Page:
Tracing institutional development over time by looking back into history and potentially even forecasting their future development is challenging. Longitudinal institutional analysis mostly deals with qualitative data, and at times incomplete pieces of information. Therefore, advanced methods and data analytical techniques are required to deal with such methodological complexities. Forsman et al. (2020), for example, have used analogies with biological systems to study the evolution of institutions, Ale Ebrahim et al. (2021) and Frantz et al. (2014) use agent-based modelling and simulation to trace links between general institutional patterns and individual behaviour; Farjam et al. (2020) use machine learning and advance data analytical techniques to quantitatively study patterns of institutional evolution using extensive historical data.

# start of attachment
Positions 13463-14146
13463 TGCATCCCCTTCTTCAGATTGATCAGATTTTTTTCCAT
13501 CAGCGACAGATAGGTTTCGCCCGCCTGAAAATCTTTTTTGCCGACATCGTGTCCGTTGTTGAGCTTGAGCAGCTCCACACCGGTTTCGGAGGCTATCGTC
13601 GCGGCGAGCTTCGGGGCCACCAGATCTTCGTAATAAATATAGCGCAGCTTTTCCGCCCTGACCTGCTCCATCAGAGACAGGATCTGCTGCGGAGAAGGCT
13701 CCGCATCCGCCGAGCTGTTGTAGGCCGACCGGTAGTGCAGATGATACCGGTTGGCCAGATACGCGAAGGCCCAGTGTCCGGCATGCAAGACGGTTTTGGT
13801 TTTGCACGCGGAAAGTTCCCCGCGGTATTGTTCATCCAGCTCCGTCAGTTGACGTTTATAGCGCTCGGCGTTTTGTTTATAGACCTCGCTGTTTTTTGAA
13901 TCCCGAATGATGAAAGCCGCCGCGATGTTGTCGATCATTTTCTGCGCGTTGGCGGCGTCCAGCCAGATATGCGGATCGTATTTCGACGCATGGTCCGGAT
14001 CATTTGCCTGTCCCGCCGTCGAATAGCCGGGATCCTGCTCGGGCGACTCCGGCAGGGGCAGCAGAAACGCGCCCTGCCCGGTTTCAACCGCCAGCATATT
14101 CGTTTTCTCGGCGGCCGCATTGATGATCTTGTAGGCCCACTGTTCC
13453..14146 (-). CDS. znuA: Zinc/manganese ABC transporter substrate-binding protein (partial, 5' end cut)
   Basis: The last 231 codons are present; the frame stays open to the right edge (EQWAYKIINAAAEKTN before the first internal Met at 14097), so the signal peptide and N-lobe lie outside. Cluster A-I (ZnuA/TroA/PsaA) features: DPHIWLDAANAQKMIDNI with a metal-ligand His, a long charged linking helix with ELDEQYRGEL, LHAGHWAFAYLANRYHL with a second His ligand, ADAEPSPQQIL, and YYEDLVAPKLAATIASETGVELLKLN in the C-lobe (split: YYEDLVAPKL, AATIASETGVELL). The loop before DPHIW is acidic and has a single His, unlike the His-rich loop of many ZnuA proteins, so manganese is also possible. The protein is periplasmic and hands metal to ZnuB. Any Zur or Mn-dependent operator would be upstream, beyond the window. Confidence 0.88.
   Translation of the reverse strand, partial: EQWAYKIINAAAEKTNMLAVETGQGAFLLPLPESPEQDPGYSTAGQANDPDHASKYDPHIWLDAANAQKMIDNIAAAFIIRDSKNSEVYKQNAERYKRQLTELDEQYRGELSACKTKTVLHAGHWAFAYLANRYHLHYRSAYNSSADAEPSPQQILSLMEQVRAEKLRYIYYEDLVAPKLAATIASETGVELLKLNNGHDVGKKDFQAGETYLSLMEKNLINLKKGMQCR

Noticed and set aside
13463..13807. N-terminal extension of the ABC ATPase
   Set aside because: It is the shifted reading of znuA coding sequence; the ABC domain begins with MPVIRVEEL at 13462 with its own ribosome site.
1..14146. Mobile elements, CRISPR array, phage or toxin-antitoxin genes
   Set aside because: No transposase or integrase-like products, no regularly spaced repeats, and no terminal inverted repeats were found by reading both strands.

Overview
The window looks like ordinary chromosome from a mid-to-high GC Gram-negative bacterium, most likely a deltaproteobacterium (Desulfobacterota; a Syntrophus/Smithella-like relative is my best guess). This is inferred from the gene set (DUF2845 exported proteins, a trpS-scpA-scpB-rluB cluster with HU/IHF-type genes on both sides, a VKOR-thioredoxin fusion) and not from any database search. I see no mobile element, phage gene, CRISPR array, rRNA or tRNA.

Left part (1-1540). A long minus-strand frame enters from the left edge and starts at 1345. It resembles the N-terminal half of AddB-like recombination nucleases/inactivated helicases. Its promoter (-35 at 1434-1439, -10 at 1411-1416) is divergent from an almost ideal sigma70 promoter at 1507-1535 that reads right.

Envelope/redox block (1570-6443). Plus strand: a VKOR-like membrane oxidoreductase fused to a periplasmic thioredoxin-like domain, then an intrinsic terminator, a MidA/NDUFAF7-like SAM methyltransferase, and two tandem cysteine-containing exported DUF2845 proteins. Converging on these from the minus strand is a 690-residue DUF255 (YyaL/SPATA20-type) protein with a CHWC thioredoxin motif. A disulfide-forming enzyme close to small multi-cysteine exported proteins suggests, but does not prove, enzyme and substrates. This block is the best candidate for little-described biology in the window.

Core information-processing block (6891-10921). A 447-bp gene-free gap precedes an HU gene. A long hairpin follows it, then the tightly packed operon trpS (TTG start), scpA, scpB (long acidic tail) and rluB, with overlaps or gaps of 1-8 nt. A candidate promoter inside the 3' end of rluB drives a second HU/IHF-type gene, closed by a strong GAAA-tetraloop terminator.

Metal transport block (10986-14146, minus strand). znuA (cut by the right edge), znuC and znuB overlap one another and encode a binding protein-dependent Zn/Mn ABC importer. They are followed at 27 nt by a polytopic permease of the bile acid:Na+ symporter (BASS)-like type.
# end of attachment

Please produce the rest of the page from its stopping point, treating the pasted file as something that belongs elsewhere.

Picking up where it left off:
The goal of this workshop is to stimulate discussion on how existing methods in other disciplines can be used for the longitudinal study of ICAs, and how innovative methodological solutions can be developed for studying ICA.

 

The topics covered in this workshop include, but are not limited to:

  1. Innovative methods to analyse the dynamics of long-enduring ICAs
    1. Techniques to combine qualitative (e.g. ethnography) and quantitative tools (ABM) for studying ICAs
    2. Machine learning techniques for studying longitudinal data
  2. Longitudinal data collection of ICAs
    1. The construction and use of datasets about the long-term development of ICAs
    2. Specific case studies that allow for longitudinal study of the internal organization of ICAs

During the workshop, we will work with (historical) databases of ICAs, on-site, to better grasp the challenges in this context.

 

Important dates:

  • Abstracts (approx. 1000 words): 30 September 2021 to be sent to collective-action@rsm.nl
  • Extended Abstract (approx. 5000 words): 29 November 2021
  • Conference: 8-10 December 2021 (arrival evening 7th of December)
  • Optional: submission of full paper after the conference to be published in a special issue.